Ms. Heinz, an Arlington resident, operated a private law practice in Arlington from the late 1960s until her retirement in 1990. She first became involved with state politics as a volunteer lobbyist for the Equal Rights Amendment in 1974. She was elected to the House of Delegates in 1977 and reelected in 1979, representing Arlington and Alexandria.
At the time, she was one of eight women in the 100-member House, The Washington Post reported. “I got a sense that Virginia is sufficiently backward in terms of women lawyers developing credibility,” Ms. Heinz told The Post before her win in 1977. “To prove yourself, you have to go and beat their [men’s] pants off.”
At Harvard, she was one of five women in her class of 460 and an editor of the Harvard Law Review. Before opening her private practice, Ms. Heinz did legal work for the Peace Corps and Judge David L. Bazelon of the U.S. Court of Appeals for the District of Columbia Circuit.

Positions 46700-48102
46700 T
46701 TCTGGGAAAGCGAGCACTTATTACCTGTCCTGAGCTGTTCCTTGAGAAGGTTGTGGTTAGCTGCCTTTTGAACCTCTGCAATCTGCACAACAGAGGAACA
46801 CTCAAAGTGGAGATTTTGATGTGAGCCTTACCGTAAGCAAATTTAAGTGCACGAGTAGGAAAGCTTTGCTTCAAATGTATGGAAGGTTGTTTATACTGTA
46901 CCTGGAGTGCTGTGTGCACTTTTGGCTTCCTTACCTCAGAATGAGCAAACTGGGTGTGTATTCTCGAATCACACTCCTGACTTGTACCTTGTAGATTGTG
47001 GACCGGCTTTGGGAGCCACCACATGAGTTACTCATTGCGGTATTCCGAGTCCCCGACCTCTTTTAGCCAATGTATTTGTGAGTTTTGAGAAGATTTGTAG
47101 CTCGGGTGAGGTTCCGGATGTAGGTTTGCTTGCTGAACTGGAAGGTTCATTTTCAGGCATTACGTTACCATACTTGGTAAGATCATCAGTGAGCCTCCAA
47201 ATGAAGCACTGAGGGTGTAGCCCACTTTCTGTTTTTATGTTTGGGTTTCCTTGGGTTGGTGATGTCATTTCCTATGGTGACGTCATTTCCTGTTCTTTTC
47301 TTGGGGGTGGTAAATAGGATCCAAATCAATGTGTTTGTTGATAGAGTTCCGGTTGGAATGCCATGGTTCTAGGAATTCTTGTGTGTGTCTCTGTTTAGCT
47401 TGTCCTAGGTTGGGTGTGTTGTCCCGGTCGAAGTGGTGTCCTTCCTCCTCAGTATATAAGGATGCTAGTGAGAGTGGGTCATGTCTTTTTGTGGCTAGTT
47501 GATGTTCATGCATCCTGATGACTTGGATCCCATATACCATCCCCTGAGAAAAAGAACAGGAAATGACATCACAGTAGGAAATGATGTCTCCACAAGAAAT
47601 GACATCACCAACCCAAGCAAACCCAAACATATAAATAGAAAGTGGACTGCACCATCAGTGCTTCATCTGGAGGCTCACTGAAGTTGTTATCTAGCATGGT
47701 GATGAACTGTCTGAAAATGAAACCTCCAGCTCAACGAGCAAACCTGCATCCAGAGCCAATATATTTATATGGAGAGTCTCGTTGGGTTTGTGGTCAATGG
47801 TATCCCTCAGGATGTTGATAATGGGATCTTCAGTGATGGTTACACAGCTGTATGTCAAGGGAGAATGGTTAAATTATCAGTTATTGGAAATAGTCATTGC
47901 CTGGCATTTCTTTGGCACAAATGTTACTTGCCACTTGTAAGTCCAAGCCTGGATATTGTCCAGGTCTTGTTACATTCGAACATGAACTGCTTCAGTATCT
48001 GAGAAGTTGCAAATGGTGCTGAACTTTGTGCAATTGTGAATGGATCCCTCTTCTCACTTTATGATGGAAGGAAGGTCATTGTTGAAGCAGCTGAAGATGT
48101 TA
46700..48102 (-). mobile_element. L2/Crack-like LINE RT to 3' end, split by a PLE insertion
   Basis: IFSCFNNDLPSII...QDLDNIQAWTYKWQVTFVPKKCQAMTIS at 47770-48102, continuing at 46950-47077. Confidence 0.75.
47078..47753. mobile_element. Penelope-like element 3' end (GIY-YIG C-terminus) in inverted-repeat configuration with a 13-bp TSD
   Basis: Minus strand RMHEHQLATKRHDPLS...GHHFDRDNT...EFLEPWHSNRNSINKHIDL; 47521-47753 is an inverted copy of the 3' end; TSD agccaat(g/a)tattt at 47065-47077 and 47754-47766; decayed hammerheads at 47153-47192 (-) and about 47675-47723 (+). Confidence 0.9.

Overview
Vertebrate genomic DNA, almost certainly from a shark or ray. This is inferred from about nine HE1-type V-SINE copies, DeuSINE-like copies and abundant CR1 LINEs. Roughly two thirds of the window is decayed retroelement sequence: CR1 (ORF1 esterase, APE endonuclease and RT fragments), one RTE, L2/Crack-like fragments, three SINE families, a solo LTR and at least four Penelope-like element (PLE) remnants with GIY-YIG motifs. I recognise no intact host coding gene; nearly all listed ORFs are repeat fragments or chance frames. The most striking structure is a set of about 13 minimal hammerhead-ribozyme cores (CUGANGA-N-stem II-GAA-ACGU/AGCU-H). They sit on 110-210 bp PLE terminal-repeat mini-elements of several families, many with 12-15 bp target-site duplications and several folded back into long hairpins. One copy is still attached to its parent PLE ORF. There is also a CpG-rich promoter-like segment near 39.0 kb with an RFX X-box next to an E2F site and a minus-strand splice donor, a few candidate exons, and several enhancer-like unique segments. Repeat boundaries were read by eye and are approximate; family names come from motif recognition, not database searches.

She was a member of the National Women’s Political Caucus of Virginia and was a former Virginia representative on the advisory commission of the Chesapeake & Ohio National Historical Park in Potomac, Md. She volunteered time to the American Civil Liberties Union, National Partnership for Women & Families (formerly the Women’s Legal Defense Fund) and the Arlington School Board.